WATCH: Dates shown on CARFAX reports reveal additional proof that federal government workers drove cars with open recalls.
The discovery comes after an exclusive Circa investigation found the GSA auctioning off cars with open recalls, and also allowing some federal employees to drive cars that hadn't been fixed.
CARFAX reports for vehicles owned by the General Services Administration appear to provide additional evidence that federal government workers have driven cars with open recalls.
The reports obtained by Circa show that some cars ultimately offered for auction to the general public were first driven by government workers, sometimes for months or years without repairs made to outstanding recall issues.
CARFAX reports Circa examined include an important tell-tale date, indicating when vehicles experienced a crash. Using that date, Circa was able to tell how long GSA-owned cars were driven following a recall.
For instance, a Chevy van up for GSA auction in Washington had an accident in 2015 according to its CARFAX. The vehicle had a recall 11 months earlier, with a problem that could increase the risk of injuries to passengers in the car.
Another CARFAX report shows a Dodge Caravan offered for auction last summer by the GSA was driven for nearly two months AFTER a recall was issued. The recall in that case involved a wireless ignition problem that could shut off the engine at any moment, increasing the risk of a crash.
Additionally, the reports also indicated some GSA vehicles were taken to dealerships for servicing multiple times after a recall was issued, without repairs being made to the issue. In one case, a Ford pick-up was seen by a dealer at least six times without a fix.
The number of GSA cars being auctioned to the public that also had accidents Circa could use as a timestamp was very small. But they provide additional proof to show that federal government workers had driven recalled cars.
Service tags spotted on cars at GSA auctions also indicated that was happening, with some cars driven for months or years after a recall.
Circa talked with well-known auto safety advocate Clarence Ditlow several weeks ago, getting his reaction to the government selling recalled cars to the public.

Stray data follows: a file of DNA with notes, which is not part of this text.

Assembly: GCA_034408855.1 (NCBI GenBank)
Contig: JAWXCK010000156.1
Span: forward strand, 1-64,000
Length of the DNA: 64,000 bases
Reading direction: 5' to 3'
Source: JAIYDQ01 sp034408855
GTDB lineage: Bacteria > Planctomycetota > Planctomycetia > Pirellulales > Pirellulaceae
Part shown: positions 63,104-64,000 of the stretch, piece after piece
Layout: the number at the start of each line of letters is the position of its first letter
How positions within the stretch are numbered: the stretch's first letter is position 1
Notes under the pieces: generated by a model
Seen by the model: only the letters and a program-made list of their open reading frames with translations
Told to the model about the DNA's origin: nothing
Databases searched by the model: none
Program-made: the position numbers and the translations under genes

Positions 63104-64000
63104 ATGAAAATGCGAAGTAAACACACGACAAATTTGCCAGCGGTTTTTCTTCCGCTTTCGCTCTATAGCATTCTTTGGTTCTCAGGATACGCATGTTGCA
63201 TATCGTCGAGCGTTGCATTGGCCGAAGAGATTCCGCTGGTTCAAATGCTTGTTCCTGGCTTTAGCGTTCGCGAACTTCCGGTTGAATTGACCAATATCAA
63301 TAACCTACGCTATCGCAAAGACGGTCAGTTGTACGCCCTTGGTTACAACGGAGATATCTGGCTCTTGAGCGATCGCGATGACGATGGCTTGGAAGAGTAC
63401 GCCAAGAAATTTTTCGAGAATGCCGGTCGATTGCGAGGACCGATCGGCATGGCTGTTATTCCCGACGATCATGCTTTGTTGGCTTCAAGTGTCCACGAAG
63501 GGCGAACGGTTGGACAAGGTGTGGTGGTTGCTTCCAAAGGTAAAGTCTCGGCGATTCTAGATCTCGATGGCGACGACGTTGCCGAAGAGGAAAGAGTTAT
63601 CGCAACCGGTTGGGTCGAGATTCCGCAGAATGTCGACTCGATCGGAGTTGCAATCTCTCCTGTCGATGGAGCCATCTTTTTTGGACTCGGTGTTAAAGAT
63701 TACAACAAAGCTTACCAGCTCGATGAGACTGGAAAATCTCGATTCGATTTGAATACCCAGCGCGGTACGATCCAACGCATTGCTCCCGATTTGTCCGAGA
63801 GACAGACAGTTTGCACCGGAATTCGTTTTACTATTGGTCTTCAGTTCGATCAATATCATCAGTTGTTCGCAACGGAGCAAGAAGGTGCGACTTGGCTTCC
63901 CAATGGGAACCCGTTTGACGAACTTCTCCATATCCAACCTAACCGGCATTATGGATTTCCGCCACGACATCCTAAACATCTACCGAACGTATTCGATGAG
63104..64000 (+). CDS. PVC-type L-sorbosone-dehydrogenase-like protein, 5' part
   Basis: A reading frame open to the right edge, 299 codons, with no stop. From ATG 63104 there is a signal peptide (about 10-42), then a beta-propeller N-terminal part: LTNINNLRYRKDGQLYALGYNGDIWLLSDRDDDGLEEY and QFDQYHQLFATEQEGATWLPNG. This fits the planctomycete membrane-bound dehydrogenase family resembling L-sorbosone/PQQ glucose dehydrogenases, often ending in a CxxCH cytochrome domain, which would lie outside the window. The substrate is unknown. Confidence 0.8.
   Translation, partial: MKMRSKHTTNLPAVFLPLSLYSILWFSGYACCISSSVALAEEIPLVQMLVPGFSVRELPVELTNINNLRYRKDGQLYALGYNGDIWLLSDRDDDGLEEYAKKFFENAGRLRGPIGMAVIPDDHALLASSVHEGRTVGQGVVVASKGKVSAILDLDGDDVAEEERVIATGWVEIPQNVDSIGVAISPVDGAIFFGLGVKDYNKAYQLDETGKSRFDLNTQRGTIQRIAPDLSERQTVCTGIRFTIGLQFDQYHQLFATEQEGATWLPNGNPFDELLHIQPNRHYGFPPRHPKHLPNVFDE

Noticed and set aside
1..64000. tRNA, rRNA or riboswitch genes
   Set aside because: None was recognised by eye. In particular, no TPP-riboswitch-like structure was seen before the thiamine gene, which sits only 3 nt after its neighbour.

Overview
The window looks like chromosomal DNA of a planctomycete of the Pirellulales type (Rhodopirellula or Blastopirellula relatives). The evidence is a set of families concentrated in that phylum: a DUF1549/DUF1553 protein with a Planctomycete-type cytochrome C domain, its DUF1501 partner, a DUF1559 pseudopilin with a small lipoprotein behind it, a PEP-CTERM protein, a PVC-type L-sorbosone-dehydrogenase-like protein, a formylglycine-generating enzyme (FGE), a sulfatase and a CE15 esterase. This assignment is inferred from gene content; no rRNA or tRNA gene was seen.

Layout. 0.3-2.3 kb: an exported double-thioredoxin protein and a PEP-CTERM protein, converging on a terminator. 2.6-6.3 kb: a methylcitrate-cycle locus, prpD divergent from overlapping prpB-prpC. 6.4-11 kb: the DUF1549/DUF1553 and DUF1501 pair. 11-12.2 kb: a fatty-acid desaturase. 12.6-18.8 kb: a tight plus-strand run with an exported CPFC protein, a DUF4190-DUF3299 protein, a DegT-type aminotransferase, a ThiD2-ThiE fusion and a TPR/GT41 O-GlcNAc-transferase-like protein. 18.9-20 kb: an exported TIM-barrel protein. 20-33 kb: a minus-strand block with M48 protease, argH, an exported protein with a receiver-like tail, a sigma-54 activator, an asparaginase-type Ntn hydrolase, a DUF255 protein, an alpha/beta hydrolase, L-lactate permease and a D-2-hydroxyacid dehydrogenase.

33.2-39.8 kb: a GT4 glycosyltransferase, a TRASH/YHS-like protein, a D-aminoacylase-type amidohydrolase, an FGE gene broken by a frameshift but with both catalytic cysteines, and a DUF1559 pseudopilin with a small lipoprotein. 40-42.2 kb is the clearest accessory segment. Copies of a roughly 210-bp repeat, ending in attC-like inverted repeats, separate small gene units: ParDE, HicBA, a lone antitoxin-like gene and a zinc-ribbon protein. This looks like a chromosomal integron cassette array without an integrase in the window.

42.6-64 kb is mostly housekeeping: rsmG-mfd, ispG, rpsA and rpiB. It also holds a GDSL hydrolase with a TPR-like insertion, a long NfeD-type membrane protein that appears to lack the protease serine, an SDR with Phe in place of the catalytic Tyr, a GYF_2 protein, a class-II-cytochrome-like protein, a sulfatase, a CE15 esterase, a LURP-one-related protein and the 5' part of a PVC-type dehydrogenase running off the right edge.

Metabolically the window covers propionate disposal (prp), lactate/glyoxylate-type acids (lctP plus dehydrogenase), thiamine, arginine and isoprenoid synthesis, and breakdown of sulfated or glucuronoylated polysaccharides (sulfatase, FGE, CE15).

When we showed him federal government workers had also been behind the wheel of cars with open recalls, he said, "You have to ask whether OSHA
When we showed him federal government workers had also been behind the wheel of cars with open recalls, he said, "You have to ask whether OSHA (Occupational Safety and Health Administration) should also investigate GSA because you don’t create a workplace hazard and a vehicle with an unfixed, outstanding recall is in fact an occupational hazard.”
Federal lawmakers have expressed concern about a Circa investigation that showed federal workers have driven cars with potentially dangerous problems.
The House Oversight Committee as well as other House lawmakers and Senator Claire McCaskill have all written the GSA asking for information about what's done to make sure federal workers are safe.
We asked the GSA to comment specifically on what we found in the CARFAX reports and offered the agency's representatives yet another opportunity to be interviewed on camera. But a spokeswoman declined.
The GSA has previously said the agency will pull cars from the fleet when a so-called "Stop Drive" recall is issued.
The agency says automated notifications go out to the agencies that lease GSA cars when there's a recall. Monthly reminders are also sent and fleet managers at headquarters are sent a report every two months that shows open recalls.
Editor's note: Clarence Ditlow, the long-time auto safety advocate interviewed for this piece, passed away November 10th. His work with the Center for Auto Safety was a major factor in the safety recalls of tens of millions of vehicles.